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Venice 2013: Tracks and Wolf Creek 2

Posted on Friday August 30, 2013, 16:35 by Damon Wise in Words From The Wise
Venice 2013: Tracks and Wolf Creek 2

Let's start with two Australian films at this year's festival, both dealing with the wilderness – albeit in very different ways – and putting the occasional helicopter shot (always a tough expense to justify) to very good use. The first is Tracks by John Curran, which charts the strange journey embarked upon by Robyn Davidson, who made news in 1977 by making the 1.700-mile journey from Alice Springs to the west coast of Australia on foot, taking along four camels and her dog, Diggety. Little is made of Robyn's motives, but in flashback we learn that her mother committed suicide when she was young, while, in the present, the adventuress repeatedly recalls her father's expeditions in Africa. Unusually, even these slight references to backstory aren't really necessary, since there is enough sense of a spiritual pilgrimage about Robyn's story that make it just about understandable, much like the mountaineer who cimbed Everest "because it was there".

It also helps that Robyn is played by Mia Wasikowska, a very unassuming but at the same time affecting onscreen presence. Wasikowska sells Robyn from the very off, as being the kind of 70s feminist that took off in her travels as and when she pleased, taking short-term work and sleeping rough on her twentysomething odyssey around the country. It takes a little while for Robyn's plan to emerge, but when it takes shape there is a sense of audacity and scale to it that impresses even now. Learning to work with camels, a species imported into the country and now living there ferally in pockets, Robyn finally gets the three she needs, plus a calf. And off she goes, pausing only to write to National Geographic Magazine, which agrees to pay her for her travel diary as long as she (reluctantly) allows a photographer to visit her at various points along the way.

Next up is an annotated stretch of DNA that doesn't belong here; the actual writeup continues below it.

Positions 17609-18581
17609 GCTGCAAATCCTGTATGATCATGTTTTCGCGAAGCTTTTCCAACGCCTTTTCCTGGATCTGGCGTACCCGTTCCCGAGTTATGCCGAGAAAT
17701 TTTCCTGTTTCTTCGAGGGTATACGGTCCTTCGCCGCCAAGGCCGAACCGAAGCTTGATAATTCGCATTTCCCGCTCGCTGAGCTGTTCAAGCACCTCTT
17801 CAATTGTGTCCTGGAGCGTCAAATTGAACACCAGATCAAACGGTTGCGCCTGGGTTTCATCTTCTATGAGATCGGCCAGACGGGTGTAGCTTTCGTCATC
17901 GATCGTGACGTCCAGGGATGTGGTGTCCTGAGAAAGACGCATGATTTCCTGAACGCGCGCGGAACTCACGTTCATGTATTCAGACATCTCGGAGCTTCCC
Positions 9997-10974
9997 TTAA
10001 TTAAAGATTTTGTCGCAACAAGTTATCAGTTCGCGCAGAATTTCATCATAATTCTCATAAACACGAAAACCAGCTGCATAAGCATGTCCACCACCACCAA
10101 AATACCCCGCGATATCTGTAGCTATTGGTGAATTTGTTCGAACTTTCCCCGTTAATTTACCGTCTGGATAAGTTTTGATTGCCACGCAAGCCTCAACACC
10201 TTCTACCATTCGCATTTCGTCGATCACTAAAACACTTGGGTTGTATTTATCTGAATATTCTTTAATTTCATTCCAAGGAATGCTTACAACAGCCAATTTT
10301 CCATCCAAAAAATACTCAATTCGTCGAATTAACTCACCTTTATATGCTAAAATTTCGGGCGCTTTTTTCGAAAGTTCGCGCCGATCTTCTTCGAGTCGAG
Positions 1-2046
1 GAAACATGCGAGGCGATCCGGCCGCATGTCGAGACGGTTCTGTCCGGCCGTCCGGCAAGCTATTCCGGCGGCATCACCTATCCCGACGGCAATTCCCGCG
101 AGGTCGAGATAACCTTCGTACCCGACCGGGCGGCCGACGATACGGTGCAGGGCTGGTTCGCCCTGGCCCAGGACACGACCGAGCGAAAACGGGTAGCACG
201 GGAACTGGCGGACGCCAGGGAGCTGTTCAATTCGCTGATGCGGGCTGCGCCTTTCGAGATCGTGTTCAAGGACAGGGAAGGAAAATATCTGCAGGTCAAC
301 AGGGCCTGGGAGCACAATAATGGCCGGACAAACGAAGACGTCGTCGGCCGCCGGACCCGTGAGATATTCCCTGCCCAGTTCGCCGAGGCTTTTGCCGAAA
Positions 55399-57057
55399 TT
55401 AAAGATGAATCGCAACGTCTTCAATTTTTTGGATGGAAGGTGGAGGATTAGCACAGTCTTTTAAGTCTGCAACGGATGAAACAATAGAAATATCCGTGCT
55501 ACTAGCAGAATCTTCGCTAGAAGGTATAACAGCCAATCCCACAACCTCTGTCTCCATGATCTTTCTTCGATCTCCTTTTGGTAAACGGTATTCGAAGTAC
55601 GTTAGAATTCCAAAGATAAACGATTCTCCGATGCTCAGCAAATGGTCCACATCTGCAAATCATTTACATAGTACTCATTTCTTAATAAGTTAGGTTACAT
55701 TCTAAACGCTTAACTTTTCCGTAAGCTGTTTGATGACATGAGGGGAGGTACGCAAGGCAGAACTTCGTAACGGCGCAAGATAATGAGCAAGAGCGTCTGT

The production values of Curran's travelogue are top-notch and so naturalistic it beggars belief, with Wasikowska adding a much-needed, ego-free performance that totaly grounds it in authenticity. The flashbacks are a little cumbersome, and the music often intrusive, but otherwise Tracks is a truly compelling girls' own adventure and a nice companion piece with Gravity in terms of hanging a broad-appeal story on the shouders of a female lead. It sometimes feels a little safe, since it's hard to make an art statement more powerful than the original, but these images here are captivating and Wasikowska is just perfect.

From Alice Springs we go to Wolf Creek 2 (pictured) for more spine-snapping fun with Mick Taylor, the Norman Bates of the billabong. I didn't much like the first Wolf Creek; it took too long to get going and when it finally did, there was a slightly dubious whiff of moral haziness about it, using real crimes as a springboard for some pretty extreme sadistic violence. For 50 minutes, Greg McLean corrects all those errors, dispensing with all that boring exposition so quickly that it's all done and dusted in the credits. Our leads this time are a German couple, whose encounter with Taylor (John Jarratt) does not end well. This time round, though, there are switch-and-bait surprises, some genuine attempts to portray the human cost of such vicious violence, plus a lot of exhilarating chases that could come straight from the ’70s golden age of Ozploitation, when Brian Trenchard-Smith was king.

Annoyingly, there is a but. Just as it has cruised past the point where most horrors crumble, Wolf Creek 2 starts to hit the skids. Some of the effects are a little crude, and the injection of overly broad humour (in the form of some ill-fated CG kangaroos) signals the beginning of a downward slope. The worst crime of all, though, is that Jarratt – a genuinely menacing screen presence, switching from genial buffoon to callous butcher in the glint of an eye – is simply over-explosed and given far too much to say, so that what is meant to be a terrifying climax in Mick's lair becomes a one-note, darkly comic (but not especially funny) meditation on British-Australian relations. Once again, the portentous end-notes claim a woolly basis in reality, so we can certainly expect a Part 3. The prospect of another, however, may not be such a bad thing, as this second outing came so very close to getting the balance right.

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